It’s too early to tell how Mitt Romney’s taped remarks at a fundraiser will affect voters on Election Day, but Democrats in tough House races are bullish.
“It’s going to help us in every swing district in America,” House Minority Whip Steny Hoyer (D-MD) told reporters Wednesday, saying the Republican nominee’s remark “shows disdain” for nearly half the country.
Polling is scant because the footage — in which Romney told wealthy donors that the 47 percent of Americans who don’t pay federal income taxes are “dependent upon government” and refuse to take responsibility for their lives — was only released Monday.
Numerous Democrats in close races capitalized and sought to tie their Republican opponents to Romney’s remarks and paint the GOP as contemptuous of the middle class. Even as the conservative base embraces Romney’s comments, Republicans candidates are keeping their distance.“As Mitt Romney brazenly writes off half of the people in this country, Congressman Bass needs to make clear whether he supports this view, and explain why he continues to campaign with a presidential candidate who is this out of touch with the American people,” said Democrat Annie Kuster, who’s hoping to unseat Rep. Charles Bass (R-NH).
In a hotly contested race for a vacated Connecticut seat, Republican Andrew Roraback is fending off Democrat Elizabeth Esty’s efforts to associate him with Romney’s remarks.
“Roraback and Romney, share a ticket in the 5th District and a ‘plan’ that would devastate working and middle class families,” Esty spokesman Jeb Fain said in a statement. “Senator Roraback needs to let 5th District voters know whether he also shares Mr. Romney’s views that he shouldn’t worry about them if they’re seniors or veterans, working or middle class.”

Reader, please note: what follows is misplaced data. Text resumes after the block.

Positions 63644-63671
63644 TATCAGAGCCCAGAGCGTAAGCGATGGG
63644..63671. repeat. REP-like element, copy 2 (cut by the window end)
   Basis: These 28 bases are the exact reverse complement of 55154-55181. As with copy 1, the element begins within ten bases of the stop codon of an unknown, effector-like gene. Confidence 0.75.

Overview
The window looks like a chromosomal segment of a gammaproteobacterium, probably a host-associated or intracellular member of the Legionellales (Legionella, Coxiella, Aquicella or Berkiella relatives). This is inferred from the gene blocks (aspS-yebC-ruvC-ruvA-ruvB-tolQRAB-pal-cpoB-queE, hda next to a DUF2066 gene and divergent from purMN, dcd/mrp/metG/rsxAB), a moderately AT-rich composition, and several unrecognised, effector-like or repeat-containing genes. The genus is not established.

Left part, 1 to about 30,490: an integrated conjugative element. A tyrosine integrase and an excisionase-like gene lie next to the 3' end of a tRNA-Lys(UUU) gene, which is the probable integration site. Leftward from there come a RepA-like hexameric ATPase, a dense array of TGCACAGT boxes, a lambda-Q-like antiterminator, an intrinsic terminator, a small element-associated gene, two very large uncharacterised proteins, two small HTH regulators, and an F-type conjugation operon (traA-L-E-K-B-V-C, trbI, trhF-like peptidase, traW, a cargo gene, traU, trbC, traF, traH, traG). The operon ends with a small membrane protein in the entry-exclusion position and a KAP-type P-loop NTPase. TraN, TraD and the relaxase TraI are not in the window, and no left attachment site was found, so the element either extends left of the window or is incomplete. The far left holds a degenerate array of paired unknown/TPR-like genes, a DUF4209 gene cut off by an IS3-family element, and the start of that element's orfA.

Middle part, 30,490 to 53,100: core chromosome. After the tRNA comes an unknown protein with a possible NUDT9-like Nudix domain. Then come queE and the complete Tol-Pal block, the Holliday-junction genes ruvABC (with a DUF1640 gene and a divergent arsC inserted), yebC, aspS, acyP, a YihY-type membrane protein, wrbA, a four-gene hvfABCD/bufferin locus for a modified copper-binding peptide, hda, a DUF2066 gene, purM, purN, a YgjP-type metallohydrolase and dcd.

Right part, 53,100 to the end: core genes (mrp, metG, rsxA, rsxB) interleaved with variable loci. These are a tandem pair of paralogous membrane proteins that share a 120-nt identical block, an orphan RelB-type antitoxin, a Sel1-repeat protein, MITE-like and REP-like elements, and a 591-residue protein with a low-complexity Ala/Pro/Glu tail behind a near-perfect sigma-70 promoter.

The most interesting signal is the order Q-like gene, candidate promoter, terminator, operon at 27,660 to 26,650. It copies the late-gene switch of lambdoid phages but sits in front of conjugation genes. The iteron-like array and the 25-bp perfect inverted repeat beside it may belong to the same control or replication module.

Roraback retorted to his home state News Times: “It’s become increasingly clear that Elizabeth Esty wishes she was running against Mitt Romney. But she’s not running against Mitt Romney, she’s running against Andrew Roraback.”
In a close New York election, challenger Mark Murphy is saying that “[Republican Rep. Michael] Grimm and Romney share the same disdain for 47 percent of Americans, and everyone represented by Grimm in Congress should be deeply offended by that.”
Similar claims were made about House Republican candidates by swing-district Democrats Lois Frankel in Florida, John Tierney in Massachusetts, Ed Perlmutter in Colorado, Dan Maffei in New York and John Oceguera in Nevada.
A spokesperson for the National Republican Congressional Committee did not immediately respond to a request for comment on this article.
Conservative firebrand Rep. Allen West (R-FL), who is also vulnerable in Nov., took to Fox News the morning after the video was released to distance himself from Romney.
“I think he was a little clumsy in doing this,” he said Tuesday on Fox & Friends. “Mitt Romney probably could have better explained himself.”